Furthermore, the first book in the Shatter Me series by Tahereh Mafi, is a twist on the classic Alice in Wonderland. Alice Queensmeadow, the main character, is albino, but lives in Fenwood, a world full of color and magic. With her bland, pale hair and milk-white skin, she is an outcast, even more so because her father, a respected member of the society and the only one who listened to what she had to say, is missing. 

The Surrender, a competition where 12-year-olds compete with their magic talents and the winner takes it all, is coming up, but Alice doesn’t know what her magical talent is. She feels that the only one who can help her is her father, and she knows in her gut that he’s still alive. Along with her frenemy neighbor, Oliver Newbanks, who won the Surrender last year with his ability to control minds, Alice goes on a journey to find her father and herself in the twisted world of Furthermore. She and Oliver must survive using their wits, courage, and determination, testing their friendship, all while keeping a dark secret from each other.

This book is very well written, filled with action, drama, and humor. Tahereh Mafi opens up the new world of Furthermore full of differences and similarities to Alice as she travels through space and time, but also to the reader, who understands that this society is not all that different from our own. As Alice and Oliver explore this new world with the readers, meeting new characters who confuse and excite. Recommended to anyone who likes fantasy books filled with color, both literally and figuratively, this book is a great read.

Cheshire Crossing – Review by Zadie

Zadie is effervescent, sweet, and smart. I look forward to her coming into class every day because I know she’ll smile and have great ideas, and always looks interested even when I’m being boring (which I try not to be). She loves to read, and has a great book to share with you!

In Cheshire Crossing we once again meet Dorthy (The Wizard of Oz), Wendy (Peter Pan), and Alice (Alice in Wonderland), but for the first time, they meet each other. But, the Wicked Witch of the West and Captain Hook are back, and they also meet! As their worlds, collide, can Dorthy, Wendy, and Alice stop Hook and the Witch from taking over Oz? Or will they be forced to retreat?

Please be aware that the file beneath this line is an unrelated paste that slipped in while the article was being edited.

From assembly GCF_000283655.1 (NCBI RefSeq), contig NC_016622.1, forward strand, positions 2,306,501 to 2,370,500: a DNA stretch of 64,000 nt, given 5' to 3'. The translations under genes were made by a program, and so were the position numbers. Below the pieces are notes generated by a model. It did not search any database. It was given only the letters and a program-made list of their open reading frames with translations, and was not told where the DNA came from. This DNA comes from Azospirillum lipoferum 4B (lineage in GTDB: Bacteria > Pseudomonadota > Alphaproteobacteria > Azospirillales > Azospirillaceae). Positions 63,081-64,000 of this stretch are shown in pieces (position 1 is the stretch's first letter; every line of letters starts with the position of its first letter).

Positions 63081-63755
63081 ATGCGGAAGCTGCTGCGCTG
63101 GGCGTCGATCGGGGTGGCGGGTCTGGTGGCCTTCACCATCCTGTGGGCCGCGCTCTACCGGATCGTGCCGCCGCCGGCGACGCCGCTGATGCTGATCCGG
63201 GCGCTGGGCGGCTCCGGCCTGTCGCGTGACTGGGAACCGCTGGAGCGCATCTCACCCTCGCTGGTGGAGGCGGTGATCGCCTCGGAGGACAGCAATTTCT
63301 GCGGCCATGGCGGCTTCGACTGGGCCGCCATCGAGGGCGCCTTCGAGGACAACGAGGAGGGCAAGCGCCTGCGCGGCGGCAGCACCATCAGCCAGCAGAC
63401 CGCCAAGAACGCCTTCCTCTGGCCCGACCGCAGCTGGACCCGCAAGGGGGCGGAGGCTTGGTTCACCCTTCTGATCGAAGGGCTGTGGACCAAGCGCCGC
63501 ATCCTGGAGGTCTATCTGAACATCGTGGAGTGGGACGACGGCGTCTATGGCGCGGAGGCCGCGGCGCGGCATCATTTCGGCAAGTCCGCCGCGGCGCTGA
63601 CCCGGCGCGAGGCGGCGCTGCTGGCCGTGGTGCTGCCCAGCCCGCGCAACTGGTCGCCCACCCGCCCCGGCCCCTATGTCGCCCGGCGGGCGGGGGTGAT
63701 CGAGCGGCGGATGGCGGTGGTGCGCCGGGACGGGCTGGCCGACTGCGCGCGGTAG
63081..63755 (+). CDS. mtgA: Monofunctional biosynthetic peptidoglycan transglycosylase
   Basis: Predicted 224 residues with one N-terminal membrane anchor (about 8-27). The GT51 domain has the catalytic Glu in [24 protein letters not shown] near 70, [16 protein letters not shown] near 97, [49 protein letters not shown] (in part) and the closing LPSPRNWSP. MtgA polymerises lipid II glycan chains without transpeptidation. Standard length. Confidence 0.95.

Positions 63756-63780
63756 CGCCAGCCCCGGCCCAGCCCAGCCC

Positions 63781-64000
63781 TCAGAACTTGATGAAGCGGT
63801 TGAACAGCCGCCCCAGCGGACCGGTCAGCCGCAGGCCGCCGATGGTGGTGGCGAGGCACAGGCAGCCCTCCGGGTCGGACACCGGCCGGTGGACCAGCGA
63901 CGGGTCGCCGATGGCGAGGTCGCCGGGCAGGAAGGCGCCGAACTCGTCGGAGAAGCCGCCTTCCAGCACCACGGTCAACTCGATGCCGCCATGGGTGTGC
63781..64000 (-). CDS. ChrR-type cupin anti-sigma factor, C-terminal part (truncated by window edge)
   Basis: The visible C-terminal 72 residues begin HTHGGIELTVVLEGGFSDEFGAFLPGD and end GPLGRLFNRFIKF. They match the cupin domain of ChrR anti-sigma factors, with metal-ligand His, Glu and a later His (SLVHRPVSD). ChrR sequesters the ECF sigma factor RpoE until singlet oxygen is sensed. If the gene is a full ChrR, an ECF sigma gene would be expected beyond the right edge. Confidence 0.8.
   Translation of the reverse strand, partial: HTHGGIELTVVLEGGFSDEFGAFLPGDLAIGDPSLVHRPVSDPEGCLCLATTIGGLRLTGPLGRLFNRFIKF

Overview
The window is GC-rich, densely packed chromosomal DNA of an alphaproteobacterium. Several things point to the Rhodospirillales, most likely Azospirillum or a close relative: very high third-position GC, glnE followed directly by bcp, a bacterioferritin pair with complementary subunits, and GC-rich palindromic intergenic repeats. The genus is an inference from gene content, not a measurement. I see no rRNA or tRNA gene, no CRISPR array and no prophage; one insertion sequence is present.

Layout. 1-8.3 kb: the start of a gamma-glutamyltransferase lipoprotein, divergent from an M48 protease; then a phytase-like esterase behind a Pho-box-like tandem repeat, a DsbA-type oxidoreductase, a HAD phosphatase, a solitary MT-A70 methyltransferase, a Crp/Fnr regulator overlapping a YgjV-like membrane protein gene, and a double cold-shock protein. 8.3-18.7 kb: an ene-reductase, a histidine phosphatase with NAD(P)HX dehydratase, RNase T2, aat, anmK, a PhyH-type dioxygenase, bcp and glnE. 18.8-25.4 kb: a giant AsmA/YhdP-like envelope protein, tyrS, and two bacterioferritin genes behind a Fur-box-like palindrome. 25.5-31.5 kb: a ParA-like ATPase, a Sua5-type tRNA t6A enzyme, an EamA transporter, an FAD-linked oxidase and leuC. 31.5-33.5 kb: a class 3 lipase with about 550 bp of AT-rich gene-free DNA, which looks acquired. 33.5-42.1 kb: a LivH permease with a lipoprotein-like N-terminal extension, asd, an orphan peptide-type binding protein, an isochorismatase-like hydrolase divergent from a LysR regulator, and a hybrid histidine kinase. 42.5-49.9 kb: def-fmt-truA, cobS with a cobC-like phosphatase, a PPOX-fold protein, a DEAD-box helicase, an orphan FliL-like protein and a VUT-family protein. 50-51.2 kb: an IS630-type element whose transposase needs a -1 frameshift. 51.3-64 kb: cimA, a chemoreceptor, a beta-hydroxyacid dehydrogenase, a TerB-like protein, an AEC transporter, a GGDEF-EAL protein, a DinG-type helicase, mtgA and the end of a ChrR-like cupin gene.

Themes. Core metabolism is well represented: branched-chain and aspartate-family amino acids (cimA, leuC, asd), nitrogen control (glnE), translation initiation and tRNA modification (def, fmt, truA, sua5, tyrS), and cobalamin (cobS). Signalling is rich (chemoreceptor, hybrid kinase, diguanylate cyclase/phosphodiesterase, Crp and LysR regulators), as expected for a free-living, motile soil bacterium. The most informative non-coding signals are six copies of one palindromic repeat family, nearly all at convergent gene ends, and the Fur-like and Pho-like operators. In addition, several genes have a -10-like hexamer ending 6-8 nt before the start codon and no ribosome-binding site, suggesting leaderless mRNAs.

With wonderful new views on classic characters, Cheshire Crossing gives us back Wendy, Dorthy, and Alice, but more kick-butt than ever! I laughed at so many different parts of this book and because it is a graphic novel, marveled at the amazing illustrations. Also, Wendy got a pixie cut!!!

The School for Good and Evil: The Last Ever After – Review by Rebecca

Rebecca smiles so much, which is magnificent for a middle schooler (tough years!). She is positive, smart, funny, and kind. If Rebecca enrolled in a school for good and evil, she would be on the good side! Enjoy her review.

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In The School for Good and Evil: The Last Ever After, Sophie and Agatha are in their own respective happily ever afters. But the Storian hasn’t stopped their story. Then are they really happy? And which side will prevail? Good or Evil? Those are the thoughts the book left me with after reading only a few chapters. This book was able to make me love a character one page, and hate them the next. 

While reading this book there are some safety precautions I would like to tell you, dearest Reader. This book will make you go through a roller coaster of emotions that you didn’t know you signed up for, make you fall in love with a character with just TWO WORDS, and wonder what went wrong with your favorite character.  All of this happened within one book. Although this book may be categorized under fantasy, I believe it created a genre of its own. Terms like Good and Evil are used but their meanings disappear. Is Evil always bad? Will Good always win? I believe this book, no not this book, but the whole series will leave you with loving for both Evil and Good. 

Fish in a Tree – Review by Valerie